- Do refer to temporary emotions (“lifts mood,” “reduces irritability”).
- Do use cosmetic claims (“cleanses,” “improves appearance”).
- Do use structure-function claims only with products labeled for internal use.
- Use words such as “health,” “wellness,” “supports,” “maintains,” etc.
- Refer to general body parts and systems (“for heart health,” “supports the respiratory system”).
- Refer to normal conditions associated with a natural state or process (“morning sickness during pregnancy,” “hot flashes during menopause”).
- Use qualifiers such as “mild,” “typical,” “normal,” “occasional,” or other words to distinguish a temporary or minor condition from a symptom of disease (“occasional stomach upset,” “muscle soreness following exercise”).
- Do use the FDA disclaimer only with structure-function claims.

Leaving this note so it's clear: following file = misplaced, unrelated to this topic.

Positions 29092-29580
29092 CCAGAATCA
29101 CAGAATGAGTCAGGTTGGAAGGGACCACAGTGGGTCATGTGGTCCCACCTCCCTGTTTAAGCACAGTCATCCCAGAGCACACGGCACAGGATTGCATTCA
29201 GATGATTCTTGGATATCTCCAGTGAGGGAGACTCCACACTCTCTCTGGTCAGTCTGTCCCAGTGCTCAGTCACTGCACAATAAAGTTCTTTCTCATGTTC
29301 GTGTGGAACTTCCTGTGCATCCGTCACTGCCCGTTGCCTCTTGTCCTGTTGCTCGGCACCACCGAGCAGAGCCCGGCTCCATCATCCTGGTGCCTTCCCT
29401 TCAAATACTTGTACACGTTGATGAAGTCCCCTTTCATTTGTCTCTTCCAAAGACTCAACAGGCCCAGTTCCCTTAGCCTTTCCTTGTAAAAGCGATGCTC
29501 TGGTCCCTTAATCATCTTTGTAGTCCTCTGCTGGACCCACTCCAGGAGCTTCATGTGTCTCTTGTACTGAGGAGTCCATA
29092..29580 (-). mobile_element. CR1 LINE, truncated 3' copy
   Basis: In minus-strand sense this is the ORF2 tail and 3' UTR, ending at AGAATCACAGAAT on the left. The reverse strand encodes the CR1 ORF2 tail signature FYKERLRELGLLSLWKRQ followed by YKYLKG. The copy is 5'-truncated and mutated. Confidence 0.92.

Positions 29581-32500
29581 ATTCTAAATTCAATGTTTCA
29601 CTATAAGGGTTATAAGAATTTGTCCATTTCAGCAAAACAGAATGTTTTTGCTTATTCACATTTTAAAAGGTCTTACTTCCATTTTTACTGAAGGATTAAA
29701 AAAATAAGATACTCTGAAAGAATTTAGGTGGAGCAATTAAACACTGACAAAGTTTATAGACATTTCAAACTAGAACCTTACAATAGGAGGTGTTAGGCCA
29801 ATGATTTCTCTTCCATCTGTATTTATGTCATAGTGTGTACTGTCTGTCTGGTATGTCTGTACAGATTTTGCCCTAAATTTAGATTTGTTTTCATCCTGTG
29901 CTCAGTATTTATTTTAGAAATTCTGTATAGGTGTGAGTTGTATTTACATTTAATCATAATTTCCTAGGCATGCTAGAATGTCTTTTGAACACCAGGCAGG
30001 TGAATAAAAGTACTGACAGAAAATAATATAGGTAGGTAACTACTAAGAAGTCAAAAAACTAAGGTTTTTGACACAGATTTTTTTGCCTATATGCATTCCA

- Don’t use disease claims.
- Don’t use words such as “disease,” “illness,” “cure,” “treat,” “repair,” “chronic,” etc.
- Don’t refer to any disease or illness, such as cancer, diabetes, autism, cold, flu, etc.
- Don’t refer to symptoms of disease such as coughing, sneezing, fever, etc.
- Don’t recommend a product as a substitute for a drug.
- Don’t recommend a product to augment a therapy or drug.
- Don’t imply a disease claim through pictures or symbols.
Cosmetic claims: Claims that a product cleanses, beautifies, promotes attractiveness, or alters appearance.
Structure-function claims: Claims that a product helps the body stay healthy and function normally or contributes to general wellbeing, e.g., “supports the immune system.”
Disease/drug/medical claims: Claims that a product diagnoses, prevents, treats, or cures disease.
Disease: Damage to an organ, part, structure, or system of the body such that it does not function properly.
FDA disclaimer: “These statements have not been evaluated by the Food and Drug Administration. This product is not intended to diagnose, treat, cure, or prevent disease.”